The typical customer at Jupiter HouseCoffee has a long gray beard, leather hat,black jacket and sunglasses; he looks like a stand-in for ZZ Top. The typical customer is a polished young businesswoman with a designer handbag on her arm. Or he’s anold farmer with leathered skin and a belt cinched around a waist that muscularly melds from toned torso to slender legs. He smiles and waves at the young woman.
Indeed, the typical Jupiter House customer is a college student with green headphones hunkered over a term paper, face illuminated by the glowing apple emanating a soft light from the back of a silver laptop. On a Saturday, children clad in numbered jerseys and shin guards weave in and out of the farmers, cowboys, college students and Billy Gibbons look-alikes, oblivious to the singular rarity of what surrounds them.
Denton, Texas, is a paradox—a contradiction of itself. It is a city steeped in tradition that celebrates its rich heritage, cultural diversity and entrepreneurial innovations. It has the cultural amenities of a larger metropolitan area while maintaining its identity as everytown: Main Street, USA, as it were. “It has a small town feel but not in a way that we don’t accept outsiders. We embrace new people,” says Jupiter House owner Joey Hawkins. Older generations of cowboys, blue-collar workers and business owners coexist with young innovative artists, musicians and entrepreneurs. More importantly, they support each other. “We found the motivation to grow and hold on to who we are,” says Kim Phillips, vice president of the Denton Convention & Visitors Bureau (CVB).
“People are really involved in decisions,” Hawkins continues. “The city council listens to them. People really care about where they live, and I think that’s a lot of what ends up happening.” Whether born in Denton or getting here as fast as they can, residents feel a connection with and a responsibility to the city they call home.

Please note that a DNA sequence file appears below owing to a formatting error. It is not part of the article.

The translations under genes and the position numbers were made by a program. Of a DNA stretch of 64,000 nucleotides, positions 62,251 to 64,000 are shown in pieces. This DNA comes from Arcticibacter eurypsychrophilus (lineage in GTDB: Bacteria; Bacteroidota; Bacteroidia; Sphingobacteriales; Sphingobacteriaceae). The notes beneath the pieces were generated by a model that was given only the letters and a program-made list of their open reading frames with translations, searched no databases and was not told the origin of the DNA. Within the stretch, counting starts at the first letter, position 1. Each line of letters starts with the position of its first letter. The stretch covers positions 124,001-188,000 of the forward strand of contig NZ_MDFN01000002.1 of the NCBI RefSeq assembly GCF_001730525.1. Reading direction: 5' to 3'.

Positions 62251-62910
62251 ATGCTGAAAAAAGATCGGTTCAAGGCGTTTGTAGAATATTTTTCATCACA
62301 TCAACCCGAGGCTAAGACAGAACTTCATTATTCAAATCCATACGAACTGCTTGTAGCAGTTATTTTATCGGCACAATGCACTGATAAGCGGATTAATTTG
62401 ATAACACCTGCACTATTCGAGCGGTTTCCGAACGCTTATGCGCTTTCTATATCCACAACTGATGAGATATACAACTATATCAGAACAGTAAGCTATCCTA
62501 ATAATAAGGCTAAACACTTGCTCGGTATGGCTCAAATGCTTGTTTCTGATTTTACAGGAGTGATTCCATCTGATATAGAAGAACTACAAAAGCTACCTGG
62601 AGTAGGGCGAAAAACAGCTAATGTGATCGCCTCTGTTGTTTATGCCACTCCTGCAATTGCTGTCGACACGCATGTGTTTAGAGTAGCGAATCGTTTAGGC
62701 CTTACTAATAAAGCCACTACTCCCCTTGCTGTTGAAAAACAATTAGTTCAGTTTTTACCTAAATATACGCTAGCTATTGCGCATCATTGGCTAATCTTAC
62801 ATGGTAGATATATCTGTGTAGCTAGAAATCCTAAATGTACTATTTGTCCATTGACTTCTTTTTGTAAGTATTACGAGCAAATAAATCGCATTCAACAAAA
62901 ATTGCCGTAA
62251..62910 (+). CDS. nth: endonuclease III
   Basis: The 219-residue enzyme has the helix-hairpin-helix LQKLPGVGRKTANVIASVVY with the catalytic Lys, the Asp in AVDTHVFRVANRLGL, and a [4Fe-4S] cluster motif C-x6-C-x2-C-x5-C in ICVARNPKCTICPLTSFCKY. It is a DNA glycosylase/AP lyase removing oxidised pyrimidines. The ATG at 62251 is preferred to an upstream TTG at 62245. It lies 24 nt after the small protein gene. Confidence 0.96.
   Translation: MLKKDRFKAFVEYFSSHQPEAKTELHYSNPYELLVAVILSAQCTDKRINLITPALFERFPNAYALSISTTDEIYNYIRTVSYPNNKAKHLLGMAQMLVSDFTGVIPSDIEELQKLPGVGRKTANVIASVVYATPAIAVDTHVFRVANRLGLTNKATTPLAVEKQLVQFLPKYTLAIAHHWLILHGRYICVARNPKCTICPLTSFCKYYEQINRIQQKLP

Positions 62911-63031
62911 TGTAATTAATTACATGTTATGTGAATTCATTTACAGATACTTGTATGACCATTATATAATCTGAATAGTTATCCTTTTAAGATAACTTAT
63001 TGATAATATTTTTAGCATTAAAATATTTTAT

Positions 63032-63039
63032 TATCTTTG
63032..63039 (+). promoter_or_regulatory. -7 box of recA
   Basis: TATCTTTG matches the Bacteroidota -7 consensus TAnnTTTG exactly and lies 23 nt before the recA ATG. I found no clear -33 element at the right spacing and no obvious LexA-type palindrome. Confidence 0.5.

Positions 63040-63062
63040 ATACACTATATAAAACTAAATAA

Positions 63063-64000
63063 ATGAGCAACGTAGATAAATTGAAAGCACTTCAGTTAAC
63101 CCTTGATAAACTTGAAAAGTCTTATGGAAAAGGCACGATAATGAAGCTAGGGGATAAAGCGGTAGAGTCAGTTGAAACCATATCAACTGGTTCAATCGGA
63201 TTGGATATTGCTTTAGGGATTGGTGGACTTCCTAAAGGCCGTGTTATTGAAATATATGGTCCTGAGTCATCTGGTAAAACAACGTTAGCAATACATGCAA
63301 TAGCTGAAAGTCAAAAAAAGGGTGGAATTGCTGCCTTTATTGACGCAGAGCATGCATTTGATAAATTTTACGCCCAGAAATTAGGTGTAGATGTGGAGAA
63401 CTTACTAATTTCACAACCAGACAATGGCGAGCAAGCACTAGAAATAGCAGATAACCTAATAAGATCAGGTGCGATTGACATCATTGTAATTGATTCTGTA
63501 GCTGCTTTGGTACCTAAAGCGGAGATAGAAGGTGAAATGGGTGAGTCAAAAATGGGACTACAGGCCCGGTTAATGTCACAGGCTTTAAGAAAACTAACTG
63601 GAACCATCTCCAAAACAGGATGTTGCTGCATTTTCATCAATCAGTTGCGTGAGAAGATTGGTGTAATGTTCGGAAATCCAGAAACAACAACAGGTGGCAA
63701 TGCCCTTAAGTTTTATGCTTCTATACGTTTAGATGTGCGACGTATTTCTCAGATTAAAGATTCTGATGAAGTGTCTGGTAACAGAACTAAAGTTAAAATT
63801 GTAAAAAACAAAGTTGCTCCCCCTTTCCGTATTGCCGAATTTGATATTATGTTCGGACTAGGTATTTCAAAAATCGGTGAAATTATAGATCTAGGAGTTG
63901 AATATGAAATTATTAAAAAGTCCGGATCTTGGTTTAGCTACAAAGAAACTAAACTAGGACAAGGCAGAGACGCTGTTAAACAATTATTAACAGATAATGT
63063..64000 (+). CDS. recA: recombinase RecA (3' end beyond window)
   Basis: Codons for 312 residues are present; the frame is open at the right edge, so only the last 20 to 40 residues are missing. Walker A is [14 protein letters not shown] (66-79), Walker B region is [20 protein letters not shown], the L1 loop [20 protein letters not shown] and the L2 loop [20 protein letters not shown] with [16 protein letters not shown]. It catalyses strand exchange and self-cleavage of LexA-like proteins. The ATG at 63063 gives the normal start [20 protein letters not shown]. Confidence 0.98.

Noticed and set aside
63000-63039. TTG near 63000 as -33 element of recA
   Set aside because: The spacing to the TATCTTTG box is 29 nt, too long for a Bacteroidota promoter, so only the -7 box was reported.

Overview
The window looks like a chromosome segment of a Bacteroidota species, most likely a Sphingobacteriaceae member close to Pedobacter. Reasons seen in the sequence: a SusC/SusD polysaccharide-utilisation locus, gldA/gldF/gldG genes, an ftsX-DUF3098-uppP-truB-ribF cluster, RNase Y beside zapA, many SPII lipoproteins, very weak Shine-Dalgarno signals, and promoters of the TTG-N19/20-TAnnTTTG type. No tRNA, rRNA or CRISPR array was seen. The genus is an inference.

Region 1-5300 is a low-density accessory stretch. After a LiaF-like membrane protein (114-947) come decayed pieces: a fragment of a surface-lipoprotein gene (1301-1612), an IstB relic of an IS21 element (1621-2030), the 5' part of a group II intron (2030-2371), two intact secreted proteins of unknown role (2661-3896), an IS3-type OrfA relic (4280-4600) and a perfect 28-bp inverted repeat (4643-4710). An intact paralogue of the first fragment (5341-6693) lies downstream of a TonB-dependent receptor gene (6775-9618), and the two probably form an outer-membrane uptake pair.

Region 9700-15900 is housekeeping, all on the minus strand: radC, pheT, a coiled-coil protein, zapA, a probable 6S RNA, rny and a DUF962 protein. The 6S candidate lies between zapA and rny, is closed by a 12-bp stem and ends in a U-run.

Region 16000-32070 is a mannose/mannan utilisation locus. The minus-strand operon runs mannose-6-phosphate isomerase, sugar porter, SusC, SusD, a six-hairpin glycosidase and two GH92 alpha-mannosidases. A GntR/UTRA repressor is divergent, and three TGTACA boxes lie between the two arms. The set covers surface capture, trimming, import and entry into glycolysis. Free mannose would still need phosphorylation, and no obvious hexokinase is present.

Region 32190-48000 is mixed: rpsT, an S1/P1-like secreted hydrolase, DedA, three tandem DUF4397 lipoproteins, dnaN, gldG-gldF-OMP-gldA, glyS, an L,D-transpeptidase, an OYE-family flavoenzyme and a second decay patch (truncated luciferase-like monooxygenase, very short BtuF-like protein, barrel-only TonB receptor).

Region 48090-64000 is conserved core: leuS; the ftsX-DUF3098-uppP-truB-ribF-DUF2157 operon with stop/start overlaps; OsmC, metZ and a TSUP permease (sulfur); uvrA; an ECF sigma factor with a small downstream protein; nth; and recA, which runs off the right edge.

So when the Denton CVB teamed up with destination marketing agency Aria Media to rebrand the city, they knew they had to get it right. “In a process like this, what we try to do is understand the unique DNA, the unique components that make up any one destination,” says Jordan Wollman, partner and the chief creative officer at Aria Media. “It’s an attitude for Denton. We found this real strong, deep-rooted sense of—and reverence for—originality. You’ve got this independent-minded, business-minded, entrepreneurial-minded spirit in Denton.”
It’s an emphatic stamp: Original. Independent. Denton. Conveyed in earthy grays and burnt reds, Denton’s “Original/Independent” logo appears weathered and worn. Like Denton, it has some wear and tear but maintains a strong sense of identity. Denton has always been original and independent, and city officials want to recognize and celebrate that. “Whatever you’re looking for,” says Phillips, “whatever creative outlet you’re after, it’s here because we embrace creativity and individuality.”
A Nod to History
When Denton resident Houston Bell formed the city’s first music group, The Juanita Band, in 1892, he began a tradition of music that has woven itself into the fabric of the community. Today, young musicians, artists and entrepreneurs flock to Denton each year seeking the lifestyle that it offers. “We call Denton the Independent Music Capital of the World,” Wollman says. Whatever music you’re in to, you’ll find it in Denton because there is no “distinct sound.” Artists such as Sarah Jaffe, Midlake, Brave Combo and others create a “cacophony of sound,” according to Phillips.
However, music provides much more than a soundtrack to the city. “Our music scene not only attracts people to live in Denton, but it attracts visitors from all over the world to experience our music scene,” says Michael Seman, Denton resident and doctoral candidate in urban planning at the University of Texas at Arlington. “Many people are in bands, but that is not their career. They’re graphic designers. They’re game developers. They’re coders. They’re IT people. They’re looking for somewhere creative that will be tolerant of the fact that they play in a band at night, and they do coding during the day. They’re looking for a certain lifestyle that Denton offers—99 percent of the people who play in bands do something else.” To Seman and his ilk, the secret is out: Denton is eclectic. But don’t just take his word for it. Look at the statistics: According to the U.S. Census Bureau, Denton is the seventh fastest growing city in the nation.
Eat, Drink and be Merry